Every Friday evening during the initial period of Covid-19 lockdown, Sophie Ellis-Bextor’s Kitchen Disco served as a means of uniting the nation through live streamed performances from her home, complete with sequined dresses and a disco ball. Now, the Christmas Kitchen Disco takes that same energy on the road, with added holiday cheer. Sophie, her husband Richard Jones on bass, and the rest of the band don Santa hats and there are festive Christmas trees on stage. The show begins with a glittery rendition of Leroy Anderson and His Pops’ beloved 1948 holiday hit, “Sleigh Ride.”
Unfortunately, a tragedy has occurred. The singer discloses that Bianca, the oversized plastic horse she was supposed to ride on stage, was unable to fit through the entrance and is now stranded outside. This elicits boos from the audience, setting the tone for the rest of the night which includes flashy costumes, corny jokes, and even a spinning wheel to determine the performance order. When the wheel lands on “Won’t Change You” from her second album, the singer lets out a sigh and explains that the second verse has “really bad lyrics”. As expected, the mention of her underwear receives enthusiastic cheers from the crowd.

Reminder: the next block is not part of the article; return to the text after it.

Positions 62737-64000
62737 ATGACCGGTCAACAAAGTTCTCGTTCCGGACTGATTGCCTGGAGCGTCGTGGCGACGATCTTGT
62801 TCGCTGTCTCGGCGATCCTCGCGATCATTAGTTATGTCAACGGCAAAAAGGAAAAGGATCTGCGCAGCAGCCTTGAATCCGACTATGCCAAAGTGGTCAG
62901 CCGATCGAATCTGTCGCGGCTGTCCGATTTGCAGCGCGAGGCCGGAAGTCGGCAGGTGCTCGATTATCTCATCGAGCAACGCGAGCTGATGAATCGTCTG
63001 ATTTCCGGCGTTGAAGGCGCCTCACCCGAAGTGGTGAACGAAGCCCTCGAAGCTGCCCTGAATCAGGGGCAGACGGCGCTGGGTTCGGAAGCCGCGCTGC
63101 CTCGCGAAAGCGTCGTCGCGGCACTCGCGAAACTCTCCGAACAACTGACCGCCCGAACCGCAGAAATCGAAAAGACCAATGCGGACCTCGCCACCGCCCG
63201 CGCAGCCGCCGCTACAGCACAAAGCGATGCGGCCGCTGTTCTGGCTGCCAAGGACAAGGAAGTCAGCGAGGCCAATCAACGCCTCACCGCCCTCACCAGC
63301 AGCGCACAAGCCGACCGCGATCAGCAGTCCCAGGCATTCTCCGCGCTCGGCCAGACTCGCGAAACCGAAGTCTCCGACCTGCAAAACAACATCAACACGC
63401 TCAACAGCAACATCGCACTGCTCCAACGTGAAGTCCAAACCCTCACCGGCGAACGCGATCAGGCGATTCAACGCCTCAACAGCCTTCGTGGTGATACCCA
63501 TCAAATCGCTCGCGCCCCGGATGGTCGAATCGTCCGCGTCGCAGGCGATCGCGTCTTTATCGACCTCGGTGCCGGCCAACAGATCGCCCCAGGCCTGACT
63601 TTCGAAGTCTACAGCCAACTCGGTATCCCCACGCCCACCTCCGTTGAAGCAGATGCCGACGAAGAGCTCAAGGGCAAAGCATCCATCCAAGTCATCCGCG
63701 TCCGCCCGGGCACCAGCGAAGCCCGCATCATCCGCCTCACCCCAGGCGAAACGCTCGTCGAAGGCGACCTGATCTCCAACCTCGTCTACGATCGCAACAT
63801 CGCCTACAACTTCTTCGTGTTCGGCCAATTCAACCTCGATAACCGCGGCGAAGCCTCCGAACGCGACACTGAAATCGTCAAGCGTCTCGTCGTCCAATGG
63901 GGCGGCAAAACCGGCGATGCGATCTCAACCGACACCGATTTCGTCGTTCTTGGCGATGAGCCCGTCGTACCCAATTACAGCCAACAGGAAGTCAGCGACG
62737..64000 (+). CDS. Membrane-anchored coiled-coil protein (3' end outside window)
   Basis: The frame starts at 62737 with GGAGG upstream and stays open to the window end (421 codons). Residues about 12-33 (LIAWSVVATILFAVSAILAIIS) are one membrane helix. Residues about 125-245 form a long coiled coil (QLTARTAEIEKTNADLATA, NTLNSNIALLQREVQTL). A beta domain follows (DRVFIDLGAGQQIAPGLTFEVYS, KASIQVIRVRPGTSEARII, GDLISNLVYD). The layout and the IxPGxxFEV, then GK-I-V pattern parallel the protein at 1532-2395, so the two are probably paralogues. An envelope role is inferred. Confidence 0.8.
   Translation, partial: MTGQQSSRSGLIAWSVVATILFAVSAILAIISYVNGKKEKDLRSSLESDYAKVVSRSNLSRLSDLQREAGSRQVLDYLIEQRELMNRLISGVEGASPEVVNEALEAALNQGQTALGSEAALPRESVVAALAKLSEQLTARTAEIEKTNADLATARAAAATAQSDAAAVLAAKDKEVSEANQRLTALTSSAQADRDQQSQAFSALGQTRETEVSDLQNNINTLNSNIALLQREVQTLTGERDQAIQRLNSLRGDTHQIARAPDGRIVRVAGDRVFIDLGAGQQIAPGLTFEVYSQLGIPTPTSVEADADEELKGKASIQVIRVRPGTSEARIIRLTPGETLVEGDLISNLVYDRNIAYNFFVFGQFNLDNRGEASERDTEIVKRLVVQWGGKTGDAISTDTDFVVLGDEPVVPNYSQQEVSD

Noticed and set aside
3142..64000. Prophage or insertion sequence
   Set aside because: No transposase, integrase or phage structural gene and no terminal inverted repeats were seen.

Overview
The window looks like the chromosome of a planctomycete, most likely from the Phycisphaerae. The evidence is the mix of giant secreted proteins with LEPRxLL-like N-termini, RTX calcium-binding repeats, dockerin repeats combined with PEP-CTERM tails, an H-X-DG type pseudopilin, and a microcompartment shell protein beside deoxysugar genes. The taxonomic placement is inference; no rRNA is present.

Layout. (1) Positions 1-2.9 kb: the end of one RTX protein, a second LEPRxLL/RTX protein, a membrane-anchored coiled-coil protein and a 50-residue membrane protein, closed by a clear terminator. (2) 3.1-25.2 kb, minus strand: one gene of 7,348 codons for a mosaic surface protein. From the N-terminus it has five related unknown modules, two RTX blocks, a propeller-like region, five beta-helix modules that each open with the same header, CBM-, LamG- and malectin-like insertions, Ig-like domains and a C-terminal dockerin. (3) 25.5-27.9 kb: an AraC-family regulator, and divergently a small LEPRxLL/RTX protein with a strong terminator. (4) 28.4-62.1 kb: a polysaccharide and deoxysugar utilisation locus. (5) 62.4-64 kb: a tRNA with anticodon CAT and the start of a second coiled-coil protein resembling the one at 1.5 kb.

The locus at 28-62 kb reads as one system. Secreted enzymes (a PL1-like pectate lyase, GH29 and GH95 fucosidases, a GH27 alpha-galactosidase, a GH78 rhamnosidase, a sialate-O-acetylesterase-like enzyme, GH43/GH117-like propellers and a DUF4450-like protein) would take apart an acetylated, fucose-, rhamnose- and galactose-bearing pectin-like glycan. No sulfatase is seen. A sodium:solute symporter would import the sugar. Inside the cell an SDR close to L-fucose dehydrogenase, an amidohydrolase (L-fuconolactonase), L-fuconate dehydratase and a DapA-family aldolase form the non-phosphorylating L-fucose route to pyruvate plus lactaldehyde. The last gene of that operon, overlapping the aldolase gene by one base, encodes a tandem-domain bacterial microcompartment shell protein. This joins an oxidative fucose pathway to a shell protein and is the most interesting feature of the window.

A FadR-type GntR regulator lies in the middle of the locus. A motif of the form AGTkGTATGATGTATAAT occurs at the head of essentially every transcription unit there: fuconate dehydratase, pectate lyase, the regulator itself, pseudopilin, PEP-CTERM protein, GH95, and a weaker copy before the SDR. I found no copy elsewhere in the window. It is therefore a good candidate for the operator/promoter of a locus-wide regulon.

Ellis-Bextor never seemed entirely comfortable as the styled teen fronting indie band Theaudience, but has truly found herself as an all-smiling, high-kicking, self-deprecating showbiz entertainer. The 90-minute setlist stomps from her own postmodern disco bangers – Groovejet (If This Ain’t Love), Murder on the Dancefloor, or a singalong Get Over You – to festive bankers such as Wham!’s Last Christmas or the Waitresses’ Christmas Wrapping.
Brenda Lee’s rendition of “Rockin’ Around the Christmas Tree” is enhanced by her cheerful voice and raised eyebrow. The infectious energy of Mariah Carey’s “All I Want for Christmas Is You” prompts audience members to dance in the aisles, much to the frustration of security. As a surprise, the singer returns with violinists on the balcony and captivates the crowd with her a cappella performance of “Have Yourself a Merry Little Christmas.” It’s reminiscent of the iconic Vera Lynn. The holiday spirit is in full swing, even though it’s only November.